My biggest complaint with this was an extra added subplot; the eliminating or combining of minor characters and the reworking of scenes to include Miss Marple didn’t bother me (though the changed ages and appearances of a couple did) and the random change of an off-stage character from “trying her hand at acting” to “living in sin” and the removal of a small romantic subplot bothered me a little but didn’t have much of an effect on the story. The removal of Col. Easterbrook’s wife and the addition of a romance between him and Mrs. Swettenham wouldn’t have been too bad, but making Col. Easterbrook alcoholic and Edward Swettenham jealous and mean bothered me. This is a murder mystery; there is plenty of angst and conflict without adding more. I also don’t know why they had Mrs. Swettenham tell Miss Marple all about the relationship and her past in the middle of a crowded shop.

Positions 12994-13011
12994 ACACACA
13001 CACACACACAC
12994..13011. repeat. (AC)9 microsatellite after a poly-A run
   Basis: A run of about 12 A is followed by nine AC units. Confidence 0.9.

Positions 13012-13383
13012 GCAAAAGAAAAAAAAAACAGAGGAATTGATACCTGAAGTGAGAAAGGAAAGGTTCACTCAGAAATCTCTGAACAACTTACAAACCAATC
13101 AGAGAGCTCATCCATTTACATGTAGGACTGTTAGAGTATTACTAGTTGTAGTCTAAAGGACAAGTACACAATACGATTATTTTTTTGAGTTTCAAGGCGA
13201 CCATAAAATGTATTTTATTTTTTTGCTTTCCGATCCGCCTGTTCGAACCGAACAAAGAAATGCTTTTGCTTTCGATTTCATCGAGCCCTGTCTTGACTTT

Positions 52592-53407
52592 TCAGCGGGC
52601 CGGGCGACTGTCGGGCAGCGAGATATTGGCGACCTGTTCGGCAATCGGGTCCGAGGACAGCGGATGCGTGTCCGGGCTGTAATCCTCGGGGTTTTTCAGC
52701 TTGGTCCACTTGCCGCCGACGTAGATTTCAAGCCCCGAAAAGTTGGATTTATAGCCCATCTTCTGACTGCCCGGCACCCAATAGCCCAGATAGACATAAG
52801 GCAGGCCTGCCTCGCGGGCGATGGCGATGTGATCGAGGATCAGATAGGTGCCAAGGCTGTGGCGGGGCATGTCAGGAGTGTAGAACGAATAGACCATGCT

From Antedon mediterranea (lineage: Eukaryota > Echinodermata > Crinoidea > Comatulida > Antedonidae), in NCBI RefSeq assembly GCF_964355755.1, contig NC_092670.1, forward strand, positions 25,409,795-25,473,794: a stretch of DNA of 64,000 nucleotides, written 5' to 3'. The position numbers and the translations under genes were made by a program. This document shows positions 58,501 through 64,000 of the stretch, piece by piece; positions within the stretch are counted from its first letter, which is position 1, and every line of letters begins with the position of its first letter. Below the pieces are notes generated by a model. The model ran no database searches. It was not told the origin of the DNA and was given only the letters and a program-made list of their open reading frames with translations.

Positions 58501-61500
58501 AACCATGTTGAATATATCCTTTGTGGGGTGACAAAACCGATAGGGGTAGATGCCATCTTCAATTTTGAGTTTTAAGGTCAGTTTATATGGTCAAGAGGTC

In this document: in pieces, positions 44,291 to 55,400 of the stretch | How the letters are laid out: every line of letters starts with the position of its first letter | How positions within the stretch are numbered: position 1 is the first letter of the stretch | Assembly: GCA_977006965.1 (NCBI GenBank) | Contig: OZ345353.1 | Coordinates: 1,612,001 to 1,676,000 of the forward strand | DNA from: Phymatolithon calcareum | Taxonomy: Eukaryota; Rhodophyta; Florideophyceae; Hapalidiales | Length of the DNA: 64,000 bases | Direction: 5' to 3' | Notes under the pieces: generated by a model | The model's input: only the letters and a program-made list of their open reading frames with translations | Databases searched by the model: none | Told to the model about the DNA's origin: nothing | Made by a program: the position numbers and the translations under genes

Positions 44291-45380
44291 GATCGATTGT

I have the usual problems with Miss Marple in this one; she should be frail and white-haired and fluffy and self-effacing, but is not. I have no problems with Geraldine McEwan’s acting, but the character she is portraying is not the Miss Marple of the books. She was a bit snide towards Inspector Craddock at the beginning and he is impatient with her (in the books, he’s heard of her from his uncle and seeks her aid). I find myself wondering if these were filmed at once and then shown or each filmed and then shown and adapting to criticism; Miss Marple has layers of shawls and is knitting more and is less vigorous in this one, even though it’s chronologically before the adaptation of The Murder at the Vicarage, at least (that was explicitly 1951, this is explicitly 1949). She is more of a background character in this one, which may be why she seems less vigorous. She is occasionally snide, which the book version would never be. They also left out her tendency to compare people to others she met in the past. Also, she cried over someone’s death, which is just wrong.